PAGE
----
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A khirqa is a wool cloak, often patched (muraqqa˓a). Sufis wore the khirqa as a sign of having embarked on the Sufi path from at least the eighth century. By the eleventh century Sufis had developed ways of transmitting spiritual knowledge and authority: Sufi authors describe the binding of a disciple to a master through an oath (the akhdh al-˓ahd or the bay˓a), becoming part of the master's spiritual chain of authority (silsila), the inculcation (talqin) of a method of prayer (dhikr), and the bestowal of the khirqa from a master to a disciple. Investiture with the khirqa had an initiatic aspect. A disciple could be given the khirqa at the beginning of his training with a shaykh, in which case the khirqa indicated that the disciple had been invested with the means necessary for progressing along the path. The bestowal of a khirqa could certify that the novice had been trained by a master who could attest to his spiritual fitness and preparedness. The silsila and the khirqa served the same purposes as the chain of authority (isnad) and the certificate of permission (ijaza) in ulema circles: They certified that the Sufi had studied and trained under an authoritative master, whose spiritual pedigree could be traced back to the Prophet, and they gave him the authority to transmit a particular spiritual way.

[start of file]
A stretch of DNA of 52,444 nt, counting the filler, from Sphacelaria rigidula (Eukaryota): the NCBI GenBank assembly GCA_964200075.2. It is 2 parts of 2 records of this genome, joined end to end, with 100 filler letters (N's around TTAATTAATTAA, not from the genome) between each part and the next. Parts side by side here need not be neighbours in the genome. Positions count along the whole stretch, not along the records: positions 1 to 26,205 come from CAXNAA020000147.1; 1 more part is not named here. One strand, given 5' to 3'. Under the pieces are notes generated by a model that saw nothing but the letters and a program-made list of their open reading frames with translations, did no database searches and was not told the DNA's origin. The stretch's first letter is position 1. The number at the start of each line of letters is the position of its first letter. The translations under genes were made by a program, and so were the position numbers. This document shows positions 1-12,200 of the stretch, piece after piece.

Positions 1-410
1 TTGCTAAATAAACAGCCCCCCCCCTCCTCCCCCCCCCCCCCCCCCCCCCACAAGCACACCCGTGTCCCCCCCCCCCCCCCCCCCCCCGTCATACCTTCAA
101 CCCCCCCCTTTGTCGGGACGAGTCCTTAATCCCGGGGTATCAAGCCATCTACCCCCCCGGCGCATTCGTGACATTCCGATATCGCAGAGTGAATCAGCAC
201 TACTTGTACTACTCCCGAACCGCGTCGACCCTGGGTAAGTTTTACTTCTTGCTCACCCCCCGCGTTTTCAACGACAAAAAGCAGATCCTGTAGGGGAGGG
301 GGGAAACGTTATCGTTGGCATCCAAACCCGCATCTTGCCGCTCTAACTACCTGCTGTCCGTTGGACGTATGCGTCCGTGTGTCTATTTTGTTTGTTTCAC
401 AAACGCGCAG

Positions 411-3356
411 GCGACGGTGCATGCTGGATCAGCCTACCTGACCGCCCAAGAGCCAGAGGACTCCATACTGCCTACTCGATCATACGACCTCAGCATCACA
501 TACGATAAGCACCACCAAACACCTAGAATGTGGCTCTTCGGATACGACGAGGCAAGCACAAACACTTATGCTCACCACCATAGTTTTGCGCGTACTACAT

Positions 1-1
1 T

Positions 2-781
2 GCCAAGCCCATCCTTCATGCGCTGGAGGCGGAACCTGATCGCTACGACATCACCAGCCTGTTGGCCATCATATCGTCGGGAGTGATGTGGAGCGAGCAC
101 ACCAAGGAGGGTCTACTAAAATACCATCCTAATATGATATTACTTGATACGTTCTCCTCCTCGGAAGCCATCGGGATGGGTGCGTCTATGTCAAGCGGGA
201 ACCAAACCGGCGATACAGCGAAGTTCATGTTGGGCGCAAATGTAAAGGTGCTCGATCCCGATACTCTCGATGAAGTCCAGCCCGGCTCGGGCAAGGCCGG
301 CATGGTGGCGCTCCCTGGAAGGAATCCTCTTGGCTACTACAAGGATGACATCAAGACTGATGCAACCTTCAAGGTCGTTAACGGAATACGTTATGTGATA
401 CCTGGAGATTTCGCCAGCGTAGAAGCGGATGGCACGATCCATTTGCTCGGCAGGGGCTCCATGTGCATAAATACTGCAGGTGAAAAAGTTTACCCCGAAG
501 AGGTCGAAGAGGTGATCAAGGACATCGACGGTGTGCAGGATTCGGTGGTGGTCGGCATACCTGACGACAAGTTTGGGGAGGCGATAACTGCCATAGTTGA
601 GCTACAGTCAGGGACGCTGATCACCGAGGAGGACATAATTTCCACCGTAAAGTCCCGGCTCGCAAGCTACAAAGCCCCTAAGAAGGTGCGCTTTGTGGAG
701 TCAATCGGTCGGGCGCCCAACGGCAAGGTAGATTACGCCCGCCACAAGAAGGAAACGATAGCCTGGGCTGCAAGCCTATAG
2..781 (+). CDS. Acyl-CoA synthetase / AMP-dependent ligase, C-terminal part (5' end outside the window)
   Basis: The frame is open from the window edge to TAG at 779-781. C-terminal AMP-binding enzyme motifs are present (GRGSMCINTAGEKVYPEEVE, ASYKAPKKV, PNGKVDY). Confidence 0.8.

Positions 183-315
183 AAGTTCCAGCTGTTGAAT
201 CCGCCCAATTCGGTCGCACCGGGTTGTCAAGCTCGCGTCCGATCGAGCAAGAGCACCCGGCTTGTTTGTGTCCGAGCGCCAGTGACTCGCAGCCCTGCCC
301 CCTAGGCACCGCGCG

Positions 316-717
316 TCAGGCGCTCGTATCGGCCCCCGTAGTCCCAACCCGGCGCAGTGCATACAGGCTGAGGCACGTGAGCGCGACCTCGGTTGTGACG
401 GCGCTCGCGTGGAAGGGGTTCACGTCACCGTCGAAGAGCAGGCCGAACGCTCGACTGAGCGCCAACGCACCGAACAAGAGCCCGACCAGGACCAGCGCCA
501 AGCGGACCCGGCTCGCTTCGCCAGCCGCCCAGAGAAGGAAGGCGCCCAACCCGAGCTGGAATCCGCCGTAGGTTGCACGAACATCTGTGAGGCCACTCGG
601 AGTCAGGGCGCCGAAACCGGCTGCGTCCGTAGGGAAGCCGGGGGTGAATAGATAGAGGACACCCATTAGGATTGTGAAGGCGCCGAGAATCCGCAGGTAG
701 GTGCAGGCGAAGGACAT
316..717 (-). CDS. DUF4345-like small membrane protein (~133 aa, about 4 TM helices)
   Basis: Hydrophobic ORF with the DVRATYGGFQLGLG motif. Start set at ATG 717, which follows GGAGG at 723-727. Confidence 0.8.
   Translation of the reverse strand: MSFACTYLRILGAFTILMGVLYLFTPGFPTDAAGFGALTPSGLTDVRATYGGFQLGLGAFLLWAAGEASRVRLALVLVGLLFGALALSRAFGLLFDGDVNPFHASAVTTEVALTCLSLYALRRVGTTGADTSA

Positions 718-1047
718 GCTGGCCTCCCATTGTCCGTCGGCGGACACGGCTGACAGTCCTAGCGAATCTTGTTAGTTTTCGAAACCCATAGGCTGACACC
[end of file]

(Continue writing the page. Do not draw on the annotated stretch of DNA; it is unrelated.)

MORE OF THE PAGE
See alsoClothing ; Khilafat Movement ; Tasawwuf .


Schimmel, Annemarie. Mystical Dimensions of Islam. Chapel Hill, N.C.: University of North Carolina Press, 1975.

Sells, Michael, trans., ed. Early Islamic Mysticism: Sufi, Qur˒, Miraj, Poetic and Theological Writings. New York: Paulist Press, c. 1996.

Margaret Malamud